As a child, Todd P. Margolis didn’t think medicine would become his career.
“I wanted to be a scientist,” recalled Margolis, who grew up in Los Angeles. “The concept of being a practicing physician really wasn’t on my radar screen.”
His parents taught their kids to want to make a difference in the world. His brother, Peter, grew up to be an internist in Southern California, and his sister, Ellen, now runs a Meals on Wheels program, which provides meals for older adults. In college, Margolis was aiming for a career in research when his friends talked him into medical school. Although he wasn’t sure about working with patients, he was convinced he’d have more options and a better chance to make a difference if he earned a medical degree and a doctorate.
After graduating from Stanford with a bachelor’s degree in biology, Margolis attended the University of California, San Francisco, where he earned a doctorate in neuroscience. Although he was working toward his medical degree, his career path hadn’t yet been decided.
“I was doing general medical work at the Haight-Ashbury free clinic when friends suggested I think about ophthalmology,” said Margolis, the Alan A. and Edith L. Wolff Distinguished Professor and head of the Department of Ophthalmology and Visual Sciences at Washington University School of Medicine in St. Louis.
It fit well with his interest in neuroscience, and there were plenty of opportunities for research. In addition, eye surgery was similar to the microdissection he’d done in his graduate research, and it turned out to be a good fit.
Margolis stayed at UCSF for his residency and a fellowship, focusing on research work with herpes simplex virus in the laboratory of his graduate adviser, Jennifer LaVail, PhD. The herpes virus causes cold sores, but while it typically appears as a rash elsewhere on the body, in the eye it can cause disease that leads to significant damage and vision loss.
“I was seeing patients with herpes infections of the eye and trying to find answers to basic questions about mechanisms, but there was no data,” he recalled. “So in my spare time on weekends and evenings, I went back to my thesis adviser’s lab and did research to obtain answers to some of the questions relevant to patients I was seeing.”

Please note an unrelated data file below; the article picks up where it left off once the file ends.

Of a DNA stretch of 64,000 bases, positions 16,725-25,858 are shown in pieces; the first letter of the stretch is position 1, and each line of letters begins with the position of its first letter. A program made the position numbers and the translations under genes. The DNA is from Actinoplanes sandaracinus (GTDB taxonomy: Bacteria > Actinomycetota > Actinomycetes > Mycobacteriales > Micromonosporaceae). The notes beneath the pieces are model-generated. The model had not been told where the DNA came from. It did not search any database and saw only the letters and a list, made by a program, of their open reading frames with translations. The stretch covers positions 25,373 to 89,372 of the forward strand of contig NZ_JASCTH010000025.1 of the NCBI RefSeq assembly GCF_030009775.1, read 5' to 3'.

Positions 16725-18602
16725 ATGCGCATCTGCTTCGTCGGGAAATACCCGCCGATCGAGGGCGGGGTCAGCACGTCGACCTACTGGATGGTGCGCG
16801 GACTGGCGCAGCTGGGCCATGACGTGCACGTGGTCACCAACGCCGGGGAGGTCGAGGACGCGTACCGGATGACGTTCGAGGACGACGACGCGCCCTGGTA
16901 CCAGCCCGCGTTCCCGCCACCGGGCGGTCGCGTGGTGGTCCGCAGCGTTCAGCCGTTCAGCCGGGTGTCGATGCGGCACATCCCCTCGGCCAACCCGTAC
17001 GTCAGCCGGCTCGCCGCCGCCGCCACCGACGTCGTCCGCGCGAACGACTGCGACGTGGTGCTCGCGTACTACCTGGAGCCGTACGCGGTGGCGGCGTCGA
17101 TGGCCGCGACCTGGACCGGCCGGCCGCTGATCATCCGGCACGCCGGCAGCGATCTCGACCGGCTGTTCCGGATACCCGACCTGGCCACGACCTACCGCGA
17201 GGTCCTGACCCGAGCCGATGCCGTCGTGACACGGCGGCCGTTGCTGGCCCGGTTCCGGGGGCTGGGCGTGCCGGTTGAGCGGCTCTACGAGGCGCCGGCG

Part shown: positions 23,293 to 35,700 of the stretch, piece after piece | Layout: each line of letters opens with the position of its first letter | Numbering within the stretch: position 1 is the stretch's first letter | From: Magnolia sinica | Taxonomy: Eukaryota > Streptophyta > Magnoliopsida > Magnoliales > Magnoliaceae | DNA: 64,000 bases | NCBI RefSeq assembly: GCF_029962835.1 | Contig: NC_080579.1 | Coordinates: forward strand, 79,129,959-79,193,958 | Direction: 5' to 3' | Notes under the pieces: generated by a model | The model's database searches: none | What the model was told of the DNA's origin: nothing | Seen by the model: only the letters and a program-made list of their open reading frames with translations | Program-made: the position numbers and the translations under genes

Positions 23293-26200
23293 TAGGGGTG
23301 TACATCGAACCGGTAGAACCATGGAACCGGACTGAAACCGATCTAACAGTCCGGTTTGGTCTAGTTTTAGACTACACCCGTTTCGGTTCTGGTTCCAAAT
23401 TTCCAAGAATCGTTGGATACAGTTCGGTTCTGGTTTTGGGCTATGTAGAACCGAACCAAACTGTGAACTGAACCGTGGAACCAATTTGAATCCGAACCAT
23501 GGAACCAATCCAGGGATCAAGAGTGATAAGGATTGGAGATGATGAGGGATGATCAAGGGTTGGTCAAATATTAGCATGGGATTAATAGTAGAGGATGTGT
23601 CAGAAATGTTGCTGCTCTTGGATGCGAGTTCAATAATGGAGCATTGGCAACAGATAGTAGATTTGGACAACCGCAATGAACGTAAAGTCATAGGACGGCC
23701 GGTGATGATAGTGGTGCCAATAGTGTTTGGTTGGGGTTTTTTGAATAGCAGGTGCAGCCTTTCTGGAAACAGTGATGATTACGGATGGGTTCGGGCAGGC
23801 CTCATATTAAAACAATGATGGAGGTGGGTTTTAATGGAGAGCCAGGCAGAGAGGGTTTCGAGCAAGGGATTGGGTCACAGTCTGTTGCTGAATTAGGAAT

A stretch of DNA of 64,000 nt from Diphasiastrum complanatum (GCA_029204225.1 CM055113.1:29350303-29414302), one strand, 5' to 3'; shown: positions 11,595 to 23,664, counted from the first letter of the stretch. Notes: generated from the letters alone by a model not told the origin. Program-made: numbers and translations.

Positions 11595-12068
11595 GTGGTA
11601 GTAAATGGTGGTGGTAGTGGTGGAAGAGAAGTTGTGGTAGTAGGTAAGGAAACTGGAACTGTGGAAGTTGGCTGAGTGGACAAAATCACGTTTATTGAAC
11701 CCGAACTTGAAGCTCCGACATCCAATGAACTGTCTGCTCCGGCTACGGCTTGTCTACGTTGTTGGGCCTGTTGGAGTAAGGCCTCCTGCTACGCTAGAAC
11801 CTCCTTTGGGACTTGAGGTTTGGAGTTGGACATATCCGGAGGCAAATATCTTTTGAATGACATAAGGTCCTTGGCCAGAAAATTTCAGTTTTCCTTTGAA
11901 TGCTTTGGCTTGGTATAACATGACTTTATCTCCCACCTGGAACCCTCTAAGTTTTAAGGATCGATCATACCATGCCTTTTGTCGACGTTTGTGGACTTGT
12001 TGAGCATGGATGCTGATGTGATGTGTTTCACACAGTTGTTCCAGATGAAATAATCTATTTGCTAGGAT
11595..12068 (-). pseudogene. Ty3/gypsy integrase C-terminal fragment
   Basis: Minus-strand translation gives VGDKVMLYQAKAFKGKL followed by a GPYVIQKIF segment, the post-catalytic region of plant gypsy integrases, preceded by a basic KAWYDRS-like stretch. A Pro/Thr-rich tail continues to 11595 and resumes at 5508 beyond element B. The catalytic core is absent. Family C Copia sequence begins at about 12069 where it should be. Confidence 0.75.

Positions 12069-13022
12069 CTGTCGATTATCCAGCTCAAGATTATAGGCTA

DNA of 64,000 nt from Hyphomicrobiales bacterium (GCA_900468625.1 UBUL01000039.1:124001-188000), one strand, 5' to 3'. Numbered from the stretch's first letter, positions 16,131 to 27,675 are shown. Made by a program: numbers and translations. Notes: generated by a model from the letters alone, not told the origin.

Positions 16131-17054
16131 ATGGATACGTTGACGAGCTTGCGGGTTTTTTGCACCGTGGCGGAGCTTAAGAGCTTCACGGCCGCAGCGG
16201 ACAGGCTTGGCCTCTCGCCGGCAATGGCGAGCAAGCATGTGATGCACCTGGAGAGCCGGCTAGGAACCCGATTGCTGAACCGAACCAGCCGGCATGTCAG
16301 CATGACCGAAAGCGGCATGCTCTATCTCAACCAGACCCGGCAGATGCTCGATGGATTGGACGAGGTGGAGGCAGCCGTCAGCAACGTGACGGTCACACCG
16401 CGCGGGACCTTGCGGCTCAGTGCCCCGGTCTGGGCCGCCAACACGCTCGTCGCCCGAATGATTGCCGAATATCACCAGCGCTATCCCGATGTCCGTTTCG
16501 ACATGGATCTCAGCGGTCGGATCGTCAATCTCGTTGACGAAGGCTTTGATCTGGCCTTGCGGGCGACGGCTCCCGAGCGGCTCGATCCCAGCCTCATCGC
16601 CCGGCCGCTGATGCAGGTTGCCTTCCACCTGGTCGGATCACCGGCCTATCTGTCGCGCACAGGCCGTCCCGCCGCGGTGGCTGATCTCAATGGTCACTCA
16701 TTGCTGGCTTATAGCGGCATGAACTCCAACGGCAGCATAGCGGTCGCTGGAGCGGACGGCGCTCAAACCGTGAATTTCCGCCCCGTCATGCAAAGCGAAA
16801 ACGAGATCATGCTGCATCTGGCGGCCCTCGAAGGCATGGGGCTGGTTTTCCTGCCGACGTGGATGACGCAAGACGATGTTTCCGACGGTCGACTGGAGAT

His work eventually led him to UCLA, where he did a postdoctoral fellowship in viral pathogenesis. When he later returned to San Francisco, the city had become ground zero for the AIDS epidemic, and his expertise as a virologist was very much in demand.
Thousands got sick, became immunocompromised and developed opportunistic infections. Margolis went to San Francisco General Hospital to run the AIDS eye clinic. There, he quickly learned about diagnosing and treating viral infections in the eye, particularly infections that caused cytomegalovirus (CMV) retinitis, an inflammation of the retina that can lead to blindness.
Soon, his laboratory was developing molecular tests for opportunistic eye infections in AIDS patients and figuring out what was causing the infections and how to treat them. As the epidemic raged, Margolis received samples from all over the country with requests for diagnosis and suggested treatments.
There’s an app for that
The introduction of anti-retroviral therapy in the mid-1990s prevented AIDS patients from dying in such great numbers. As a result, the demand for Margolis’ work on the diagnosis and treatment of opportunistic eye infections in patients with HIV also dropped off.
“We had an enormous amount of information about diagnosing and managing patients with these problems, and we still wanted to apply it,” he said.
So as the new millennium was beginning, Margolis and his team looked overseas.
He had trained fellows from around the world, and several from Thailand suggested he go there to help out. There, he discovered that the physicians didn’t really need help diagnosing and treating HIV patients with opportunistic eye infections. Their main need was screening.
“I came in quite naively and asked what we could do to help in terms of managing these diseases,” he recalled. “The big problem was that only about six ophthalmologists in the whole country were willing to see patients with HIV, and there were about 1 million HIV patients who needed to be screened for CMV retinitis and other eye infections.”